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No! my son was exceedingly handsome, and when you saw him your mind straight became your Aphrodite; for every folly that men commit, they lay upon this goddess, [990] and rightly does her name 1 begin the word for “senselessness”; so when you caught sight of him in gorgeous foreign clothes, ablaze with gold, your senses utterly forsook you. Yes, for in Argos you had moved in simple state, but, once free of Sparta, [995] it was your hope to deluge by your lavish outlay Phrygia's town, that flowed with gold; nor was the palace of Menelaus rich enough for your luxury to riot in.

Enough of this! My son carried you off by force, so you say; what Spartan saw this? what cry for help [1000] did you ever raise, though Castor was still alive, a vigorous youth, and his brother also, not yet among the stars? Then when you had come to Troy, and the Argives were on your track, and the mortal combat had begun, whenever tidings came to you of [1005] Menelaus' prowess, you would praise him, to grieve my son, because he had so powerful a rival in his love; but if the Trojans prospered, Menelaus was nothing to you. Your eye was fixed on Fortune, and by such practice you were careful to follow in her steps, careless of virtue's cause. [1010] And then you assert that you tried to let yourself down from the towers by stealth with twisted cords, as if unwilling to stay? Where were you ever found fastening the noose about your neck, or whetting the knife, as a noble wife would have done in regret for her former husband? [1015] And yet often I advised you saying, “Get away, daughter; my sons will take other brides, and I will belp you to steal away, and convey you to the Achaean fleet; oh, end the strife between us and Hellas!” But this was bitter to you. [1020] For you were wantoning in Alexander's house, wishing to have obeisance done you by barbarians. Yes, it was a proud time for you; and now after all this you have adorned yourself, and come forth and have dared to appear under the same sky as your husband, revolting wretch! [1025] Better if you had come in tattered raiment, cowering humbly in terror, with hair cut short, and if your feeling for your past sins were one of shame rather than effrontery. Menelaus, hear the conclusion of my argument; [1030] crown Hellas by slaying her as she deserves, and establish this law for all other women: death to every one who betrays her husband.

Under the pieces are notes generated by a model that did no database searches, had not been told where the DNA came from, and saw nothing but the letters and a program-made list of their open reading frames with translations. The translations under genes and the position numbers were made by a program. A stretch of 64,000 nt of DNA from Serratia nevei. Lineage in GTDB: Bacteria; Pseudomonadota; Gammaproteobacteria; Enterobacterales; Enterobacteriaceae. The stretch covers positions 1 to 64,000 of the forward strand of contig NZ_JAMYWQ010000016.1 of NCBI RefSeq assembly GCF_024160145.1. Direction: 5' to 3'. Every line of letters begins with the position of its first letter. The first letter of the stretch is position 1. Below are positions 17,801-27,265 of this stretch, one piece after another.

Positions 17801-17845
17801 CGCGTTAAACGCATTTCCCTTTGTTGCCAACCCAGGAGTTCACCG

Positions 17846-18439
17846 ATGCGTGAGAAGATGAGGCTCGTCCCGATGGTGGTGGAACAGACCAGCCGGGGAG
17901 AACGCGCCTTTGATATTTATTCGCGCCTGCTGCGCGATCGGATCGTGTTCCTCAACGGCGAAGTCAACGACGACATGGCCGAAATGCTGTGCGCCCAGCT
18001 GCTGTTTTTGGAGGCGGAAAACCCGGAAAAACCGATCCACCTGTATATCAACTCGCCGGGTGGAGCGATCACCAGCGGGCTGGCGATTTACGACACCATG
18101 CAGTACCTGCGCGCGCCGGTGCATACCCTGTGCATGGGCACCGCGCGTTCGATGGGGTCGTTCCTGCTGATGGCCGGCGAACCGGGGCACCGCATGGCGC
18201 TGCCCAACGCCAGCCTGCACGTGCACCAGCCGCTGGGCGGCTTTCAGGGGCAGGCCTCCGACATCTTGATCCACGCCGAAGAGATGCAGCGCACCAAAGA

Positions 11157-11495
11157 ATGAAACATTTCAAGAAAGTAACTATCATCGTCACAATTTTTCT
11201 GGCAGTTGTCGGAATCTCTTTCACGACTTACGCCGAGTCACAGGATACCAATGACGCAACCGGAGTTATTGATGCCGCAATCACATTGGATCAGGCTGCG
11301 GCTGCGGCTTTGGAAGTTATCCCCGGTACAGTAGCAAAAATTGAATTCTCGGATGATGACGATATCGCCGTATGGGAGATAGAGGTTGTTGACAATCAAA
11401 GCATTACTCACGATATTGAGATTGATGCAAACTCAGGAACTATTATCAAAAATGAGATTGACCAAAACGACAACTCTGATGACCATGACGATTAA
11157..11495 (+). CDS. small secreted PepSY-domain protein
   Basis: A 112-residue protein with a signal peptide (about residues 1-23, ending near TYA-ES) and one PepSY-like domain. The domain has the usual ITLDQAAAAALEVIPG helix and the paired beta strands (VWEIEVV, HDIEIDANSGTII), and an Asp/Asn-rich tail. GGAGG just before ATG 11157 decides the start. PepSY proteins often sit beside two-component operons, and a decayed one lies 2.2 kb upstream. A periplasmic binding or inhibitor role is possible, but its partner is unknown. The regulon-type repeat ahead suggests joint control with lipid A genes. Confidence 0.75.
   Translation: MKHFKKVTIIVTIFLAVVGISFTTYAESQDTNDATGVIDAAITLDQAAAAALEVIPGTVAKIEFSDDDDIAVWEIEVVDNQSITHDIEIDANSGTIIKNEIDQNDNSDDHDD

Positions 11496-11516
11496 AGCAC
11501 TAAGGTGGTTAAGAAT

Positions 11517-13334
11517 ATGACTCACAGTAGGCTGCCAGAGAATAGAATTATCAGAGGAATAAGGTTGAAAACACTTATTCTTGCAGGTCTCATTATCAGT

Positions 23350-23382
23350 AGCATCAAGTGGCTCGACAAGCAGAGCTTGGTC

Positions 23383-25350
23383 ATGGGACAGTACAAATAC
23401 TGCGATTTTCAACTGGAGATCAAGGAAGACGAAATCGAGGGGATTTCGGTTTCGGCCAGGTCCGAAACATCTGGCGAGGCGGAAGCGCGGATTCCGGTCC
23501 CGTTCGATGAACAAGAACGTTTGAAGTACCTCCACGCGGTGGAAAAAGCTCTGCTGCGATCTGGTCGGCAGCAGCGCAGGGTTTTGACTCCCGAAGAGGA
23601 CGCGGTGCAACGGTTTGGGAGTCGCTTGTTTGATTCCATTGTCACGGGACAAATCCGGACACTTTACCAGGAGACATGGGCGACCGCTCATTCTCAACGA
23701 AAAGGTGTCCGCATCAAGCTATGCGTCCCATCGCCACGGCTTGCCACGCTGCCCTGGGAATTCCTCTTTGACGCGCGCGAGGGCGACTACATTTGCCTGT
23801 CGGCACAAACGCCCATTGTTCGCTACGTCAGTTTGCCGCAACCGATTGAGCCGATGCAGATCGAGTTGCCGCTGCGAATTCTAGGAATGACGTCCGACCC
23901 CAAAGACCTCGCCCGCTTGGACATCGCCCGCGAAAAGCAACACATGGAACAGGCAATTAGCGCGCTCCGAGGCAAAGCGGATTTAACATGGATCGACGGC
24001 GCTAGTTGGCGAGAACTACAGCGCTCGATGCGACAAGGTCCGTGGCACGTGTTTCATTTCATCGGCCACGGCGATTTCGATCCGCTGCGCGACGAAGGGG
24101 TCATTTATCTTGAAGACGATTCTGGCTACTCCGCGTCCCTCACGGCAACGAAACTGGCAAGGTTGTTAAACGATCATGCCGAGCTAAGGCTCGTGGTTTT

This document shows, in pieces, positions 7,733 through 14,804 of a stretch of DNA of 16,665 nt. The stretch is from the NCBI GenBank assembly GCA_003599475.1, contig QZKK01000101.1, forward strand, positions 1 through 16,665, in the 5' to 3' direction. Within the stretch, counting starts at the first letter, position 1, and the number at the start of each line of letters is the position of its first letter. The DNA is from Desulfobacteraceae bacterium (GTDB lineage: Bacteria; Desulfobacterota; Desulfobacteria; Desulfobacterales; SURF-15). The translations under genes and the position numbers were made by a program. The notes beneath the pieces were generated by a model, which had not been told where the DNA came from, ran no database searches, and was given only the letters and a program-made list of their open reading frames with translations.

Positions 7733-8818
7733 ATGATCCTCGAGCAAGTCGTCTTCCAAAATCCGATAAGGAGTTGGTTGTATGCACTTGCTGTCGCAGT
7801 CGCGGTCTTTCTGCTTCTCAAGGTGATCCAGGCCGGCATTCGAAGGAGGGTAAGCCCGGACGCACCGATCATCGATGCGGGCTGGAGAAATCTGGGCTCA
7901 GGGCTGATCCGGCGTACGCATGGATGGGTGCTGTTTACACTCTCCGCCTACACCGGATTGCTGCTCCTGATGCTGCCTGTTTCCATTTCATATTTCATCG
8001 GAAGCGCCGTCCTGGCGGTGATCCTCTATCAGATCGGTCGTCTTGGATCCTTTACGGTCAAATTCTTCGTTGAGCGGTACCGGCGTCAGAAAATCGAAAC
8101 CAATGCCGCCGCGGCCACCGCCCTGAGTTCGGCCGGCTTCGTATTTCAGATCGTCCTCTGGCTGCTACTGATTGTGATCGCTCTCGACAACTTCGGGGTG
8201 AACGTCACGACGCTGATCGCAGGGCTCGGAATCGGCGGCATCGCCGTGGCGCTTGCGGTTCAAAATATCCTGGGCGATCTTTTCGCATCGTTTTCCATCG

1 It is almost impossible to reproduce the play on words in Ἀφροδίτη and ἀφροσύνη; perhaps the nearest approach would be “sensuality” and “senseless.”

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